“NO TIPS ALLOWED”
SUGGESTION OF THE STEWARDS
FOR EMBODIMENT IN AWARD.
During his submission of the case of the Cooks and Stewards’ Federation in their dispute with the Union Shipping Company, Mr. E. J. Carey stated to the Arbitration Court to-day that the men desired that the practice of tipping should cease. The claims of the men were 32 shillings [£1.12.0] per week for second-class stewards and 37 shillings [£1.17.0] for first-class stewards and the abolition of tips. If the Court would make this award the stewards would do their utmost to arrange for the abolition of tips.
They did not want to beg for payment for the work they did. They would agree to have the boats placarded “No tips allowed,” and they would agree to instant dismissal in the case of a steward taking tips; the company could endorse its ticket “steward included.” The men were even prepared to have it made a breach of the award for a steward to take a tip. The federation would do all possible to cooperate with the Court, the Union Company, and the public, to save their dignity as workers, and to ensure their being placed on the same footing as firemen, sailors, and other workers.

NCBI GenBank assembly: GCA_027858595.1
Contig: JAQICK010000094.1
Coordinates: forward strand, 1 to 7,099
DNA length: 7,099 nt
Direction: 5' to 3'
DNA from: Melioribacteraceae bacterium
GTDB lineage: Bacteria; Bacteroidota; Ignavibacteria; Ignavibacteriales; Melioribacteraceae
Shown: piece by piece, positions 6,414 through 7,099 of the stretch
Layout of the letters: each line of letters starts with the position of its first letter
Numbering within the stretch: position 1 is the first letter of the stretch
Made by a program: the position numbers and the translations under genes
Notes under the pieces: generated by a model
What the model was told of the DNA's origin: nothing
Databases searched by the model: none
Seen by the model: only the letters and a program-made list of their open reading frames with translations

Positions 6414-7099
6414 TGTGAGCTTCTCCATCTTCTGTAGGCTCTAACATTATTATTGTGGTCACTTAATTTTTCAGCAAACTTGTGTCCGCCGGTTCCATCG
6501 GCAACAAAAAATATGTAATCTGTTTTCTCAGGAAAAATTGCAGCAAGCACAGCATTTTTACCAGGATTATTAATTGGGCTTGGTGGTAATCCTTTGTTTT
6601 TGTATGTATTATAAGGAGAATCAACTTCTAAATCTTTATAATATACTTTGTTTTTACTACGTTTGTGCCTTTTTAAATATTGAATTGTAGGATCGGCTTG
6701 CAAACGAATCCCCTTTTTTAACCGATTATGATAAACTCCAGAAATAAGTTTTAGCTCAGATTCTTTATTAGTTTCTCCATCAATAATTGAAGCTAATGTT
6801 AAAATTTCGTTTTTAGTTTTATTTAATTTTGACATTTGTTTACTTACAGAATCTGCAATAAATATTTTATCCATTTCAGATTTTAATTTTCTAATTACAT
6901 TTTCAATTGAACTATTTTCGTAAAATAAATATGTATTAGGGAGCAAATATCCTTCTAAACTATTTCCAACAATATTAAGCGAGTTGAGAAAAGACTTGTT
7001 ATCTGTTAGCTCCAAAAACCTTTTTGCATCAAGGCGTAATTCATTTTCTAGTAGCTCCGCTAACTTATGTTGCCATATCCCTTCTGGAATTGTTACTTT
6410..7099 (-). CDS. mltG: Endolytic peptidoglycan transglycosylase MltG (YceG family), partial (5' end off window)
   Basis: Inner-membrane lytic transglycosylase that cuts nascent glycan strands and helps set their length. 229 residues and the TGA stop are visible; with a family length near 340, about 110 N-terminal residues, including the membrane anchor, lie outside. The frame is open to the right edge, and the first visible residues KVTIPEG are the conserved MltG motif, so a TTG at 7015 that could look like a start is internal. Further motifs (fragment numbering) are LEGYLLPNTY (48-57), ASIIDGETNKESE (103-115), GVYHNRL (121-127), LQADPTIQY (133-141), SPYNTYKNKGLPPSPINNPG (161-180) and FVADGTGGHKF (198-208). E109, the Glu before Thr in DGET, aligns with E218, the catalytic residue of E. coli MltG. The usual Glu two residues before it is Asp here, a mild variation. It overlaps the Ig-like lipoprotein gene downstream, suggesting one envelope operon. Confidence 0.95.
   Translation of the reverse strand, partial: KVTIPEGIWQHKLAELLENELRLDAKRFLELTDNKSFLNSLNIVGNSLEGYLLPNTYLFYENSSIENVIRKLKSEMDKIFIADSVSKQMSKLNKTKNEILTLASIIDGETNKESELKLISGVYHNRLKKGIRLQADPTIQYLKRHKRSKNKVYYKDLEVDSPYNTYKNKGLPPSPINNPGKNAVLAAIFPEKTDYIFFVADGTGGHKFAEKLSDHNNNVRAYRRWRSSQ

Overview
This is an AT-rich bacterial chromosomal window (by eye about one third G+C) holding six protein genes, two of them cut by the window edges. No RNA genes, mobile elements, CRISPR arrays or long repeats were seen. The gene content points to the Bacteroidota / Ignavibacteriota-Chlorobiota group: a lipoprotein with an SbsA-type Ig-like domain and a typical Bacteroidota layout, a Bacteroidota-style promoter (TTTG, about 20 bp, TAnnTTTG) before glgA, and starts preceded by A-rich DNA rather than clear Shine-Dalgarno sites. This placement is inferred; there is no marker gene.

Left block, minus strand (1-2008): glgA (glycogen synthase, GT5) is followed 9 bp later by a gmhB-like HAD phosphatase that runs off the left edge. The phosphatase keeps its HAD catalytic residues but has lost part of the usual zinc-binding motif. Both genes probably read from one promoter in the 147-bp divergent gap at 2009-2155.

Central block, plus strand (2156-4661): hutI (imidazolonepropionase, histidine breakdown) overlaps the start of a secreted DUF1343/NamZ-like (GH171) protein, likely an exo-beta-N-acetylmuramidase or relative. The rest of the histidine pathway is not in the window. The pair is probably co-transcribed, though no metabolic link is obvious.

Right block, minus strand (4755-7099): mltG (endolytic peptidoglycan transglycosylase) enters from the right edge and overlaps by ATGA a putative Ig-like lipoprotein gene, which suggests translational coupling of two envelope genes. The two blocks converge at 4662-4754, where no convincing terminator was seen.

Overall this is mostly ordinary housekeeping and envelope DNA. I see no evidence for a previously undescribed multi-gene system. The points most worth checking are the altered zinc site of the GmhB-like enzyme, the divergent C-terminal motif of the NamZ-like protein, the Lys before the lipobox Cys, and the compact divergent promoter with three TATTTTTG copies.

The tipping system, said Mr. Carey, had been forced upon them by the Court, because they could not pay house rent on their present wages. It was idle to say the tipping system could not be stopped; there was the example of the railways. If the Court, in its award, said that tips were still to be taken into consideration when framing the minimum wage for stewards, it practically ordered and instructed that the general public should pay part of the wages of the men. On the intercolonial boats the labour union had stopped the practice, and they had endeavoured to stop it on the coast.
Evening Post, [Wellington, N.Z.] 29 April 1915.